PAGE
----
“I encourage people not to assume a media headline accurately represents what I said at a recent press conference,” Houston says in a statement emailed to The Christian Post on Saturday.

“Nowhere in my answer did I diminish biblical truth or suggest that I or Hillsong Church supported gay marriage,” he adds. “I challenge people to read what I actually said, rather than what was reported that I said. My personal view on the subject of homosexuality would line up with most traditionally held Christian views. I believe the writings of Paul are clear on this subject.

The question that resulted in Houston’s remarks on homosexuality centered on how his church tries to remain relevant. In his response, the Hillsong pastor offered homosexual marriage as an issue that is a challenge for some churches. Traditional Christian teachings define marriage as a union between a man and a woman.

“I think with the church, the message is sacred but the methods have to change for the church to stay relevant,” said Houston. “And it’s challenging. It’s challenging to stay relevant. I mean, if we go to the one big hot topic maybe for churches … now with homosexual marriage legalized, and churches for generations, they hold a set of beliefs around what they believe the Word of God, the Bible says. All of a sudden in many circles the church can look like a pariah, because to many people it’s so irrelevant now … So staying relevant is a big challenge. I think it’s more than just singing more contemporary songs and the colors you paint your walls or whatever.”

As CP noted in a previous report, Hillsong Church has among its 12 global campuses two operating in Los Angeles and New York City, both diverse and progressive cities where same-sex marriage is legal.

Houston, prompted by The New York Times’ question for clarification, went on to emphasize that, for him, questions about his position on homosexuality were “too important for us to reduce” down to a “yes or no answer in a media outlet.” His remarks were similar to those previously made by Hillsong NYC pastor Carl Lentz, who has declined to take a public “yea or nay” position on homosexuality.

The New York Times published a report on Houston’s remark under the headline “Megachurch Pastor Signals Shift in Tone on Gay Marriage,” and notes that the Hillsong Church pastor’s “spokesman said on Friday that the pastor personally agreed with traditional Christian teaching on sexuality.”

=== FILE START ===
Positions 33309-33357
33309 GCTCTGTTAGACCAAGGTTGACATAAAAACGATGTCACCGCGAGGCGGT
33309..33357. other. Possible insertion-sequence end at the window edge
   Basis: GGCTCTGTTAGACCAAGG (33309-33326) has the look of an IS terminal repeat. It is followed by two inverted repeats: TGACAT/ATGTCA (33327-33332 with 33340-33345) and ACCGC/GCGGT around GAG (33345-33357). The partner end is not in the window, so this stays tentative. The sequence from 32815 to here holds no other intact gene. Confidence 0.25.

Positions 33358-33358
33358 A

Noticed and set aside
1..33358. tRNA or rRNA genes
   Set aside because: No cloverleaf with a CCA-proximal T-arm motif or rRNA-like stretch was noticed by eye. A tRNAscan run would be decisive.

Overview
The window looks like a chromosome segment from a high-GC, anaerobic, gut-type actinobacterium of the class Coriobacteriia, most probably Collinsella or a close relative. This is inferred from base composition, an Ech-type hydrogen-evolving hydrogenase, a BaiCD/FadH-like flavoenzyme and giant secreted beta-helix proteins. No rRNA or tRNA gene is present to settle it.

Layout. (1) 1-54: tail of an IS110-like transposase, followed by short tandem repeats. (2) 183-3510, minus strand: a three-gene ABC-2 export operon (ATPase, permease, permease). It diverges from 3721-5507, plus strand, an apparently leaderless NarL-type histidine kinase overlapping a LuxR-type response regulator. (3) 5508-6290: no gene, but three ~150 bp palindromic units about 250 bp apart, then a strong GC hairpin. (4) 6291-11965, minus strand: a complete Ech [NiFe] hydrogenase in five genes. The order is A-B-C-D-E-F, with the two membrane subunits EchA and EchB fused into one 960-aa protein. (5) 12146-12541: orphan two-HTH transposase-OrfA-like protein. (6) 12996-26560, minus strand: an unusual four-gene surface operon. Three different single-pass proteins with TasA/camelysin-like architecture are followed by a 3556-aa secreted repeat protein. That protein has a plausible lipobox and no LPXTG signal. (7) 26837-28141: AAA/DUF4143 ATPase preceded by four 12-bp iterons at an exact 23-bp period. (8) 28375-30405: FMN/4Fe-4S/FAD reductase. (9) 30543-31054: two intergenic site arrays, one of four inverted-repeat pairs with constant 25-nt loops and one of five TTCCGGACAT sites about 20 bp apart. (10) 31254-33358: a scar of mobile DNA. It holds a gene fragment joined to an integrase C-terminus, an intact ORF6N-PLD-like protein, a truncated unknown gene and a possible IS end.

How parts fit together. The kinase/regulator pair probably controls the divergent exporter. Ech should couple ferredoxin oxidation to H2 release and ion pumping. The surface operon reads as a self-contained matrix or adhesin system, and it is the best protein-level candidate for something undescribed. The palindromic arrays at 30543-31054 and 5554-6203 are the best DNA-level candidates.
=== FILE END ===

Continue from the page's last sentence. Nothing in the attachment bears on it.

The Religion News Service published in its report (under the headline “Hillsong’s Brian Houston says church won’t take public position on LGBT issues”):

Southern Baptist Theological Seminary president Albert Mohler declared from his blog in June of 2014, “There is no third way on [same-sex issues].”

But Brian Houston, pastor of Hillsong Church, a global family of congregations comprising more than 30,000 weekly attendees and millions of worship music album sales, apparently disagrees with Mohler. At least, for now.

The RNS report goes on to state that after the Times’ request for clarification, “… Houston would not offer a definitive answer, instead saying that it was ‘an ongoing conversation’ among church leaders and they were “on the journey with it.'”


A law unto themselves



Listen to ABC Radio report


The Sydney Morning Herald reports…

“Australian Pentecostal churches might have to enforce a strict national child protection policy as a condition of registration with their umbrella body Australian Christian Churches, a royal commission has heard.

The national president of Australian Christian Churches, Wayne Alcorn, told the Royal Commission into Institutional Responses to Child Abuse that the organisation would review its structure after listening to shocking cases of abuse which occurred at three affiliated churches.

A mandatory and enforceable child protection policy for the ACC’s 1000 churches will be discussed at the national executive conference in April next year.

“We will seriously examine whether or not we can demand, for ongoing registration, the adoption and adherence to a policy for child protection,” he said.

Churches registered with the ACC are independently run by their senior pastors and not currently required to adopt any policies from their umbrella body.